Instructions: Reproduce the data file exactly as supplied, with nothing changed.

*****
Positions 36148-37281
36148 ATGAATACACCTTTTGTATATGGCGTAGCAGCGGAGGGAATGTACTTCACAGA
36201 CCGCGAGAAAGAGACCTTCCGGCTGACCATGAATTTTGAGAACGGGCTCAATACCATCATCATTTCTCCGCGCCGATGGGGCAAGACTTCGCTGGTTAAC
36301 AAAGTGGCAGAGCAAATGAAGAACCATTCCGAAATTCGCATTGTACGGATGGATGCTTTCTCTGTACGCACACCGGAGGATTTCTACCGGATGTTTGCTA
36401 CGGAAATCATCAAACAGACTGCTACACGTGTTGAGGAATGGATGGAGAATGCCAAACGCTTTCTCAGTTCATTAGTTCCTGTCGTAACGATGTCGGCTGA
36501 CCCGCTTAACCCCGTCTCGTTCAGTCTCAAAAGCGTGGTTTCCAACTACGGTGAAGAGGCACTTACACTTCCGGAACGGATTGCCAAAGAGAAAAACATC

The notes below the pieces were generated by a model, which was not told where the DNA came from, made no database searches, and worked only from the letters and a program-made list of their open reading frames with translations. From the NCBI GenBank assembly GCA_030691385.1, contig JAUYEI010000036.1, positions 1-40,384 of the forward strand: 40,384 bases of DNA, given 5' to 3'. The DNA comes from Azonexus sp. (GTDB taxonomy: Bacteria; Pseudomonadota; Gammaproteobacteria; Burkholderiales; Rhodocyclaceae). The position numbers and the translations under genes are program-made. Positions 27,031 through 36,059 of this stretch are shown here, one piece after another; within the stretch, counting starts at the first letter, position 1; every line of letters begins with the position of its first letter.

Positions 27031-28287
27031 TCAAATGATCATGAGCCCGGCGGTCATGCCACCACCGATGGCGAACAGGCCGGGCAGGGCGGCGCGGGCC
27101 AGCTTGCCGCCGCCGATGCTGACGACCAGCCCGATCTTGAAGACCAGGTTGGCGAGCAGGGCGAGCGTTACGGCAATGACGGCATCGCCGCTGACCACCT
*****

Positions 36148-37281
36148 ATGAATACACCTTTTGTATATGGCGTAGCAGCGGAGGGAATGTACTTCACAGA
36201 CCGCGAGAAAGAGACCTTCCGGCTGACCATGAATTTTGAGAACGGGCTCAATACCATCATCATTTCTCCGCGCCGATGGGGCAAGACTTCGCTGGTTAAC
36301 AAAGTGGCAGAGCAAATGAAGAACCATTCCGAAATTCGCATTGTACGGATGGATGCTTTCTCTGTACGCACACCGGAGGATTTCTACCGGATGTTTGCTA
36401 CGGAAATCATCAAACAGACTGCTACACGTGTTGAGGAATGGATGGAGAATGCCAAACGCTTTCTCAGTTCATTAGTTCCTGTCGTAACGATGTCGGCTGA
36501 CCCGCTTAACCCCGTCTCGTTCAGTCTCAAAAGCGTGGTTTCCAACTACGGTGAAGAGGCACTTACACTTCCGGAACGGATTGCCAAAGAGAAAAACATC

The notes below the pieces were generated by a model, which was not told where the DNA came from, made no database searches, and worked only from the letters and a program-made list of their open reading frames with translations. From the NCBI GenBank assembly GCA_030691385.1, contig JAUYEI010000036.1, positions 1-40,384 of the forward strand: 40,384 bases of DNA, given 5' to 3'. The DNA comes from Azonexus sp. (GTDB taxonomy: Bacteria; Pseudomonadota; Gammaproteobacteria; Burkholderiales; Rhodocyclaceae). The position numbers and the translations under genes are program-made. Positions 27,031 through 36,059 of this stretch are shown here, one piece after another; within the stretch, counting starts at the first letter, position 1; every line of letters begins with the position of its first letter.

Positions 27031-28287
27031 TCAAATGATCATGAGCCCGGCGGTCATGCCACCACCGATGGCGAACAGGCCGGGCAGGGCGGCGCGGGCC
27101 AGCTTGCCGCCGCCGATGCTGACGACCAGCCCGATCTTGAAGACCAGGTTGGCGAGCAGGGCGAGCGTTACGGCAATGACGGCATCGCCGCTGACCACCT